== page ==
The damage that W has done to the Supreme Court is not going away when he finally leaves office. We are stuck with this new SCOTUS and to remind you how bad it is, here is the latest ruling from the Roberts court: "Justices' Ruling Limits Suits on Pay Disparity." Any employee who finds out that she has been the victim of discrimination in pay, cannot seek remedies if she had not filed a complaint with a federal agency within 180 days that the pay was set.
I don't know about you, dear readers, but I have not been fortunate enough to get any information from my employers on what my colleagues make. I don't see how the magical number of 6 months will be the ticket to discovering that I am being discriminated against, do you?
Equal pay for equal work is a such a uncontroversial value. And yet, this court has decided to jettison it, thumb its nose at women and minorities who are being discriminated against, and say "you had 6 months to file a report, too bad . . . ." What comfort that the Roberts court has the interests of the employer at heart; not enough government officials seem to worry about the rights of corporations these days.
It must be lonely to be Ruth Bader Ginsburg:
Some hope (not much):
In a vigorous dissenting opinion that she read from the bench, Justice Ruth Bader Ginsburg said the majority opinion “overlooks common characteristics of pay discrimination.” She said that given the secrecy in most workplaces about salaries, many employees would have no idea within 180 days that they had received a lower raise than others.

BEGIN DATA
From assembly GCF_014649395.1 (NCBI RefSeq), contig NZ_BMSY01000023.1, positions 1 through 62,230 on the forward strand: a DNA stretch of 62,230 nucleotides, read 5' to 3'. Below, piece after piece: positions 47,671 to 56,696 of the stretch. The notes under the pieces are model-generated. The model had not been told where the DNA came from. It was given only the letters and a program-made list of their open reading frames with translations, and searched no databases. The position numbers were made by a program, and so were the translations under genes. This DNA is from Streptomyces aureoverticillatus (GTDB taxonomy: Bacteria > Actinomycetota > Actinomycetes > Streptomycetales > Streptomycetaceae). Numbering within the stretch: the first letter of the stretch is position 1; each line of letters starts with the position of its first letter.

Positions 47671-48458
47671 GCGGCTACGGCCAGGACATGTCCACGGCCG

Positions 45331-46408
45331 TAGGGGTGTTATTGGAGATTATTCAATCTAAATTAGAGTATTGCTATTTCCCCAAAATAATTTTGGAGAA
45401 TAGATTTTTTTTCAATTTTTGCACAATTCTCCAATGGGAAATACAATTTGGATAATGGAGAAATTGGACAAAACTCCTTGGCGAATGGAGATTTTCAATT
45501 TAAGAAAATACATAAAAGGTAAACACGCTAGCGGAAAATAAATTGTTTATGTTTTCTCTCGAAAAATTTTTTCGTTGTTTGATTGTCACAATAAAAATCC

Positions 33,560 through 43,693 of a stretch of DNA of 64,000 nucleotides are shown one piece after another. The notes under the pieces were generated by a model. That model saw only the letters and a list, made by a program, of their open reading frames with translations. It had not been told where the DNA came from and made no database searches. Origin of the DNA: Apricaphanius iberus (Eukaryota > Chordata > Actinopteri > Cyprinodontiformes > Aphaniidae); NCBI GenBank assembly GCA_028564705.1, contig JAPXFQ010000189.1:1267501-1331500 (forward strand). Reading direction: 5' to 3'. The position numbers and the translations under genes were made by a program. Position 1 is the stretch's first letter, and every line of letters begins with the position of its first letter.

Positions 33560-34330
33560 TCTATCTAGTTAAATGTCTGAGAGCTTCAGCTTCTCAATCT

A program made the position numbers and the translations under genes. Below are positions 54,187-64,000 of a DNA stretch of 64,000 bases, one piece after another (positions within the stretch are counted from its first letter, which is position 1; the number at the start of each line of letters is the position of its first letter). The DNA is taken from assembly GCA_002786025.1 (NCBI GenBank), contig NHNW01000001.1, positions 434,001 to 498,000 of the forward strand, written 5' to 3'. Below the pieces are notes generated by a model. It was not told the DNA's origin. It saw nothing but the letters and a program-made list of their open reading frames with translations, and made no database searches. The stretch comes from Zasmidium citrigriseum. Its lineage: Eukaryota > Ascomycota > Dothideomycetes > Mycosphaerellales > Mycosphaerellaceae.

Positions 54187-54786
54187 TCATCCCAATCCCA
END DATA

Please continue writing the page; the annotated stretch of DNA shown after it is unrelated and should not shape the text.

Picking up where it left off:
An initial disparity, even if known to the employee, might be small, Justice Ginsburg said, leading an employee, particularly a woman or a member of a minority group “trying to succeed in a nontraditional environment” to avoid “making waves.” Justice Ginsburg noted that even a small differential “will expand exponentially over an employee’s working life if raises are set as a percentage of prior pay.
The impact of the decision on women may be somewhat limited by the availability of another federal law against sex discrimination in the workplace, the Equal Pay Act, which does not contain the 180-day requirement. Ms. Ledbetter initially included an Equal Pay Act complaint, but did not pursue it. That law has additional procedural hurdles and a low damage cap that excludes punitive damages. It does not cover discrimination on the basis of race or Title VII’s other protected categories.
In her opinion, Justice Ginsburg invited Congress to overturn the decision, as it did 15 years ago with a series of Supreme Court rulings on civil rights. “Once again, the ball is in Congress’s court,” she said. Within hours, Senator Hillary Rodham Clinton of New York, who is seeking the Democratic nomination, announced her intention to submit such a bill.
UPDATE: Check out Scott's analysis of the decision at LGM. Here is an excerpt:
Check out Amanda on this too.
Despite this, and contrary to the judgment of the EEOC, the Court by a bare 5-4 majority threw out the discrimination claim she brought under the Title VII of the Civil Rights Act. The Court--in an opinion, natch, written by its arch-reactionary newest member--argued that Ledbetter failed to challenge the initial discriminatory pay decision within the required 180 days, and the ongoing pay discrimination did not constitute an "unlawful employment practice." As Ginsburg points out, this reading of the statute makes little sense; unlike a single discrete act such as a firing, an employee may not be aware of the discriminatory nature of their pay until much later, and moreover it is illogical to hold that only an initial decision to discriminate but not the discriminatory pay itself constitutes an unlawful practice. The effect of the case is to insulate employers from wage discrimination claims as long as they can hide the evidence from the employee being discriminated against for 180 days, a result contrary to the purpose of the statute that is in no way compelled by its language.